00:00:03 I’m Chris P and my job title is project engineer with E.ON UK. I might start in the office and be involved with reviewing designs, talking to local authorities about planning consents but then equally there will be meetings. Going out and meeting suppliers, meeting contractors, going and looking at sites. During the construction phase usually the project team moves to site and you’re based then living in a portacabin which can be fun and you spend your day wandering around the site with a hard hat on and high vis jacket making sure that people are performing, building the job to the required quality and safety standards.
00:00:48 I think probably what kind of inspired me to go into this role was my physics teachers at school. They took us all on a sixth form jaunt over to north Wales where we stayed in a youth hostel and generally misbehaved ourselves and looked around Trawsfynydd nuclear power station and a couple of other of the pumped storage, the hydro power stations in north Wales. While we were standing in the control room of Ffestiniog pump storage station, they got a call to come online and you watched the dial on the sort of megawatts metre, you know, the power metre go from zero up to whatever 800 megawatts in, like, seconds and you can just feel the whole station humming with this power. That was pretty inspiring for a, you know, 17 year old.
00:01:36 When I then came to select my degree course, I chose aeronautical engineering. You know, aircraft were very leading edge, some very exciting so that’s the degree course I chose. When I finished my aeronautical engineering degree, the aviation industry was in a bit of a period of decline so there weren’t loads of jobs around. Some of the jobs were in military aviation and I didn’t know if I wanted to go into that. I didn’t know if I wanted to work in an industry that was building, you know, military hardware which was essentially for warfare. I thought I’d rather work in something that was positive, helping society.
00:02:15 I worked in Hamleys at Christmas which was great fun and I remember demonstrating one of these wobbly pens that have a motor in the end that vibrates and they sort of make your writing go wobbly. And I demonstrated it to Jeremy Beadle. So, after working, doing some temporary work and working in a bar for a period, I went and travelled around India and Asia and had great fun doing that. It really broadens your experience, gives you an idea how other cultures live and also I saw some, you know, the difference that engineering can make to people’s lives, everyday lives. You know, villages in Nepal where they’ve got a little hydro scheme 50 megawatts hydro scheme and everybody’s got a light bulb or two light bulbs, you know, and it makes a huge difference, you know, to the way that they used to live.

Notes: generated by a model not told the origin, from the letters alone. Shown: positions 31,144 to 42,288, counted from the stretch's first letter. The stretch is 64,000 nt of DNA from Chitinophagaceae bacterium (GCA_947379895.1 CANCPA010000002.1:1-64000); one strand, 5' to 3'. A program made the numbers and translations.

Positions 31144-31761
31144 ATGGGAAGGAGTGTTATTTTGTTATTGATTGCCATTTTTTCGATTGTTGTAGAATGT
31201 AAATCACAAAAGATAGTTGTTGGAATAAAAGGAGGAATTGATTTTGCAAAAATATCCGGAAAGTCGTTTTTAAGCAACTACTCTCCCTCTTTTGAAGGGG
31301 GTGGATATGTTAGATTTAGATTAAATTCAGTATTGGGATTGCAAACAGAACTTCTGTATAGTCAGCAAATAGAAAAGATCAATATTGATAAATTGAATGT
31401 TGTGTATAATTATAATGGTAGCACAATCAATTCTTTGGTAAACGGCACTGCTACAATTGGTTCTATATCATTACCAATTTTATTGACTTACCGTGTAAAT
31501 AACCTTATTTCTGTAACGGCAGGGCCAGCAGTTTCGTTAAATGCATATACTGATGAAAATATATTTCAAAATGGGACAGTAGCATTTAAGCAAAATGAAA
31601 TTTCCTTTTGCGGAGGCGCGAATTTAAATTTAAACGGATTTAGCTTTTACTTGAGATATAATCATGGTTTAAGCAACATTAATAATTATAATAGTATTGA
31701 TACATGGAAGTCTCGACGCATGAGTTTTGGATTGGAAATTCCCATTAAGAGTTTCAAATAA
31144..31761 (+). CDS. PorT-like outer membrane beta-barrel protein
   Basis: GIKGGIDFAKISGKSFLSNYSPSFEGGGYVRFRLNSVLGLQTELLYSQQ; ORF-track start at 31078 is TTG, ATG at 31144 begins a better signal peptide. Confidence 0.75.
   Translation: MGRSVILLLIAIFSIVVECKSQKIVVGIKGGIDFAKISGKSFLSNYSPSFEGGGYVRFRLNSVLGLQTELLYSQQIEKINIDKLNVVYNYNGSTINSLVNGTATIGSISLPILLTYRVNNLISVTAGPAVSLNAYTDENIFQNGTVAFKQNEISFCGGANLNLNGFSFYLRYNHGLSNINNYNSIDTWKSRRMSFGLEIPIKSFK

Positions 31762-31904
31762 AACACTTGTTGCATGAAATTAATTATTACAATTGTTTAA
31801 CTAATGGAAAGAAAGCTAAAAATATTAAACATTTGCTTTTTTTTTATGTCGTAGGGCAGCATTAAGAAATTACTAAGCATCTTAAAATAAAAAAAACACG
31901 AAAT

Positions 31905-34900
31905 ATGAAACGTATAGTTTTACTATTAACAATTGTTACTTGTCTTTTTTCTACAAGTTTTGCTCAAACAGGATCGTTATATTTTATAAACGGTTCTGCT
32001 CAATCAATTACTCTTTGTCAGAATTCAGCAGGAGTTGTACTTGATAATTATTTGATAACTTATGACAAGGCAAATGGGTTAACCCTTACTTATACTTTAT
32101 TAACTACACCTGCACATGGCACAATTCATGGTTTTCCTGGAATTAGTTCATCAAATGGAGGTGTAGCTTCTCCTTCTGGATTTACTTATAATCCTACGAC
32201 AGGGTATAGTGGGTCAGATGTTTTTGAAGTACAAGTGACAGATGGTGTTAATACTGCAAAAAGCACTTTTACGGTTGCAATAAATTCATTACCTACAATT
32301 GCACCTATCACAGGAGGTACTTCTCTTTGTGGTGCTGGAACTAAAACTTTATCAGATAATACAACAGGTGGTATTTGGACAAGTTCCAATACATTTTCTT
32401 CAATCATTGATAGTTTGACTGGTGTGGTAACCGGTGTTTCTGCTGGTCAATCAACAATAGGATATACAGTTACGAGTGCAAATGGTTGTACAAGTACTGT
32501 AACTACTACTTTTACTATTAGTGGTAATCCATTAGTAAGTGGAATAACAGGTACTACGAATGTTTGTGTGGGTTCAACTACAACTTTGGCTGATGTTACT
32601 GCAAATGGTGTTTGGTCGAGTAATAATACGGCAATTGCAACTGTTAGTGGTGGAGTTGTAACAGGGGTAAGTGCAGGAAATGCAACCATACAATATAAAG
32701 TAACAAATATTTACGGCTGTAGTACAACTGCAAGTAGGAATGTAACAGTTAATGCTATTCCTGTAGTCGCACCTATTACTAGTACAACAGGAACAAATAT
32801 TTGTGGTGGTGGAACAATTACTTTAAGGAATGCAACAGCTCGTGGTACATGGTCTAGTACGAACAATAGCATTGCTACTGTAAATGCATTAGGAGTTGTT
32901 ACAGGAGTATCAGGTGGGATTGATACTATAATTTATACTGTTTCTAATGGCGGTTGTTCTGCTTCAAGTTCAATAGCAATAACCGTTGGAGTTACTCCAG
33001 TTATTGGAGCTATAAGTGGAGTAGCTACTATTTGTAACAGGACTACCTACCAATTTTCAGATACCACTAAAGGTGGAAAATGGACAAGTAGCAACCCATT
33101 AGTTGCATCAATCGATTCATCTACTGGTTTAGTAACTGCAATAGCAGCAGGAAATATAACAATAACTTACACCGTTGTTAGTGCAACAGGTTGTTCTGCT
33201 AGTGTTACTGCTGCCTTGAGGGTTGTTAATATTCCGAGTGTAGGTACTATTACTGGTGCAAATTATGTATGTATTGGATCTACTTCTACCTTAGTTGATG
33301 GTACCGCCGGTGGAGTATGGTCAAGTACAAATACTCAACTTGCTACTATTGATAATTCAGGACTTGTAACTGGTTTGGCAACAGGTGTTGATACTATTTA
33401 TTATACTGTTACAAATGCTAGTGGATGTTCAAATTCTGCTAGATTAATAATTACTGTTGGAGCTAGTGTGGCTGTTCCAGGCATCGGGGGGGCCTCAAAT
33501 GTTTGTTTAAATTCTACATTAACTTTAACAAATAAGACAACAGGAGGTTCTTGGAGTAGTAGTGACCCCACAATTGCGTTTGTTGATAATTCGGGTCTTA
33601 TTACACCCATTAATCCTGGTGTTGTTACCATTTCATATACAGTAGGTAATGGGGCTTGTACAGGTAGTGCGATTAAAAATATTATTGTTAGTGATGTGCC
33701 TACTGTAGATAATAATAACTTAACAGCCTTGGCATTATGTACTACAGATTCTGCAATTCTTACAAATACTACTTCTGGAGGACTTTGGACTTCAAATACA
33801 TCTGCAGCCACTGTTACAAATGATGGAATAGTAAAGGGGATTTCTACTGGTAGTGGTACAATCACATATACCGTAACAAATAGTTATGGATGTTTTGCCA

00:03:09 I decided that I wanted to do another…more study, basically, and I did an OSC at Cranfield in energy conservation and the environment and I think probably the travelling, opening my eyes to the sort of environmental issues, probably pushed me towards that and again, thinking back to this sixth form trip that I’d had to these power stations in Wales, I guess I was just hooked on the whole UK energy industry and just wanted to get in and be part of it.
00:03:41 The other big change in life is when we had our little boy. It just makes you start thinking about the future, about beyond your life and how the world is going to change, particularly at the moment looking at climate change and how important it is to tackle it and look at how engineering and how your job as an engineer can really change things. ENDS